Around 80 percent of the population is white, with ancestry stemming from Irish, Italian, German, French, Scottish, and Polish. Following that, Asians make up around 9.3 percent of the population; Black and African descent is 4.7 percent; Hispanic or Latino makes up around 6.5 percent. The population is also multilingual. English, Spanish, Italian, Chinese, French, and Portuguese are common throughout many neighborhoods.

And here’s a cultural tidbit for you: Middlesex County is where a world famous fife and drum corps, the Middlesex County Volunteers, calls home. The group’s musical repertoire is from the 17th, 18th, 19th, and 20th centuries. The Middlesex County Volunteers were founded in 1982 and have performed throughout the world, including Europe, UK, and Australia.

Middlesex County Economy

Here’s another fun fact for you: Middlesex County is among the top 25 counties in America with the highest household income. According to the 2019 US Census, the median household income is $102,603. Furthermore, 70 percent of the workforce (age 16+) is currently employed. You can attribute that to the high graduation rate from high school, which is 93.4 percent, and the 56.3 percent of the population holding a Bachelor’s degree or higher.

In 2018, the total number of people employed was 908,187. That same year, there were 44,765 businesses and organizations with employees.

What to See and Do in Middlesex County, MA

Because Middlesex County is so sprawling and alive, there is always something happening. You can head north towards the mountains and forests, or you can linger amid the bustling towns and cities. You can always find amazing restaurants, bars, breweries, shopping, and other indoor attractions.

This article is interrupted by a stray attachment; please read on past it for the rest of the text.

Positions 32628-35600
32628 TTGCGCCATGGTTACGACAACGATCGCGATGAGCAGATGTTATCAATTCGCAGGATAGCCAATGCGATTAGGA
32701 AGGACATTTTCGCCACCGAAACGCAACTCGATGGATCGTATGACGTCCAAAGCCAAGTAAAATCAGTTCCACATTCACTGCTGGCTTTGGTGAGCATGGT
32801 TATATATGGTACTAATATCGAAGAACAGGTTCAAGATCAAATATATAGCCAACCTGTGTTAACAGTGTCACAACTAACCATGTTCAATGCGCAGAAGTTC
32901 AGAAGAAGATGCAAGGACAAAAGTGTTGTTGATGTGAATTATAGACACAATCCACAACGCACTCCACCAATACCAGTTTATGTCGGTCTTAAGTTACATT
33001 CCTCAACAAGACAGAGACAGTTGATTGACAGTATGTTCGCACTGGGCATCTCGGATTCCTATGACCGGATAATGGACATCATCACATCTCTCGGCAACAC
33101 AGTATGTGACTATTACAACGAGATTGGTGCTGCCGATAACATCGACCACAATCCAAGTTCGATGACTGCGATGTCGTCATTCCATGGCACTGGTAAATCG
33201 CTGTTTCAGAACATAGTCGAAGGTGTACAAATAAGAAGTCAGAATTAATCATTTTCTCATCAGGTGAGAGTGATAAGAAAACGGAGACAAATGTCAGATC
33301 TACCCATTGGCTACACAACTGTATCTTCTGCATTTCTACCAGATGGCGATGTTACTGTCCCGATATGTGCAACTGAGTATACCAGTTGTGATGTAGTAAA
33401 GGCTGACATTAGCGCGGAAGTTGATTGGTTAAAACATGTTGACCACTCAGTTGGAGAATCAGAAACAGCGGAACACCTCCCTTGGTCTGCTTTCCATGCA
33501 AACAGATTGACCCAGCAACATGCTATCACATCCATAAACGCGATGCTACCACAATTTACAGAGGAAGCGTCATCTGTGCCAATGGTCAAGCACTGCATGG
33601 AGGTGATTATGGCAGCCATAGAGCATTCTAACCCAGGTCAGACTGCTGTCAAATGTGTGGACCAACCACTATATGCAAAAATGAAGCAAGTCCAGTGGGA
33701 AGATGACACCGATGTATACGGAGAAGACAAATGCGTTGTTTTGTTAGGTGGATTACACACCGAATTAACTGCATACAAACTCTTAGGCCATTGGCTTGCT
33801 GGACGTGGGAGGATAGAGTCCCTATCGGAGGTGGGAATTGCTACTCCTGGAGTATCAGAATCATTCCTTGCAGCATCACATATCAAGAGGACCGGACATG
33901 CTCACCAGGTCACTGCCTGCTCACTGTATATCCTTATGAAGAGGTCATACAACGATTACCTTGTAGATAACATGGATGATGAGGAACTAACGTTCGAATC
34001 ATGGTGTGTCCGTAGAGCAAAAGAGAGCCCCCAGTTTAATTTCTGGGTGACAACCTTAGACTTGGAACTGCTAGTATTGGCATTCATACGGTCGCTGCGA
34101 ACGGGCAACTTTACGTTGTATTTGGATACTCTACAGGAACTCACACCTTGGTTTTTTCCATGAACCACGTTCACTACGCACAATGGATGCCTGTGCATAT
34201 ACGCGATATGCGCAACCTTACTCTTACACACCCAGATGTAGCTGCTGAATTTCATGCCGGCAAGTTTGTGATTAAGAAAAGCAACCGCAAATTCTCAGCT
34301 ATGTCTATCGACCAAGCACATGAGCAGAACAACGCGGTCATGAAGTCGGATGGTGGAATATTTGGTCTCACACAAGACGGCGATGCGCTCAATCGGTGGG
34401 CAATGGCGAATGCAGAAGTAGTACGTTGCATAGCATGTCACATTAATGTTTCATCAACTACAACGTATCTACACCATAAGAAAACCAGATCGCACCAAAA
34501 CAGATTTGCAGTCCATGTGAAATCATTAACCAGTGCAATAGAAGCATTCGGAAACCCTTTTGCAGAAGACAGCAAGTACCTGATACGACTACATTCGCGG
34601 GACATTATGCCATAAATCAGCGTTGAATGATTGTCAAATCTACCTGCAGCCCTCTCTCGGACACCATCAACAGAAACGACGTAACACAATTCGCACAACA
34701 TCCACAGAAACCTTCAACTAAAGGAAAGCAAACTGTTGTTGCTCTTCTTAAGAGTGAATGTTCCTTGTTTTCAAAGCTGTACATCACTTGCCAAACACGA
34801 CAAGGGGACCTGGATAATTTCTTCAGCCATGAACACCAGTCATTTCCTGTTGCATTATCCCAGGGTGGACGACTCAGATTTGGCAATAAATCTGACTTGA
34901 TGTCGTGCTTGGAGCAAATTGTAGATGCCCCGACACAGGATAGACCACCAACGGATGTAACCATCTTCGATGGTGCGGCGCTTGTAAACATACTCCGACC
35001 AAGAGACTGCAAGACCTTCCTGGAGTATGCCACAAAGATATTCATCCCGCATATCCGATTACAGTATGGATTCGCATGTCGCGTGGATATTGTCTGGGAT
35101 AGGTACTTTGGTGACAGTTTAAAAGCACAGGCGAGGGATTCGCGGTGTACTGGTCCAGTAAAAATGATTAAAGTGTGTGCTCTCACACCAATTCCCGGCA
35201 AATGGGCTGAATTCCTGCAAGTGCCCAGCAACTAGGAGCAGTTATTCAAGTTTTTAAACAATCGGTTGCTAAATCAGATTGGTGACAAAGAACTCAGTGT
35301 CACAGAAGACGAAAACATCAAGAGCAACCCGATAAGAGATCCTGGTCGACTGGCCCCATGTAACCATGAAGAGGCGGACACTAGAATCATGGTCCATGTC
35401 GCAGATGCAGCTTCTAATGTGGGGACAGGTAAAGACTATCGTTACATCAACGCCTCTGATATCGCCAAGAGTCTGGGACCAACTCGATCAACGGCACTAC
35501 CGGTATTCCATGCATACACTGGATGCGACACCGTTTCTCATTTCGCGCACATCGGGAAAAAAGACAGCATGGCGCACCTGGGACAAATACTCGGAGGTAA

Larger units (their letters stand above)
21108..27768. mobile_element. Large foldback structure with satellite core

One of the places anyone who visits Middlesex County, MA needs to visit is the Forbes House Museum. Not only does the museum cover the history of an entrepreneurial family, but it has amazing views of Boston’s skyline and the Neponset River. You may even see people holding weddings here. Other historical places worth visiting include: The Wayside Home of Authors, the Thoreau Farm, Jack Kerouac’s Grave, the Lexington Historical Society, and the Buckman Tavern (where you can still get food and drink).

Want something fun for the whole family? Head over to Tewksbury, MA for the Merrimack Valley Pavilion. This entertainment center is a great place to go when the weather isn’t great. You will find arcades, movie theaters, laser tag, and restaurants.

Love wintertime? Then you have just found Winter Wonderland in Massachusetts! Middlesex County has plenty of places to visit to satisfy all your skiing, snowboarding or hiking cravings. Ski Bradford, located in Bradford, MA, is one such place. The mountain has 15 trails for all levels, and the resort itself is stunning. Optionally, head to the Nashoba Valley Ski Area, where you can try out snow tubing.

If you love hiking through the snow (or horseback riding, walking, or cross-country skiing throughout the year), Great Brook Farm State Park is the place to be. Trails cover over 20 miles of the sprawling park, so you can wander to your heart’s content. Want greenery that is closer to Boston? The Middlesex Fells Reservation is perfect.

Lastly, don’t write off the shopping! Middlesex County is home to massive shopping plazas, like the Burlington Mall and the Golden Triangle.

Additional Middlesex County Information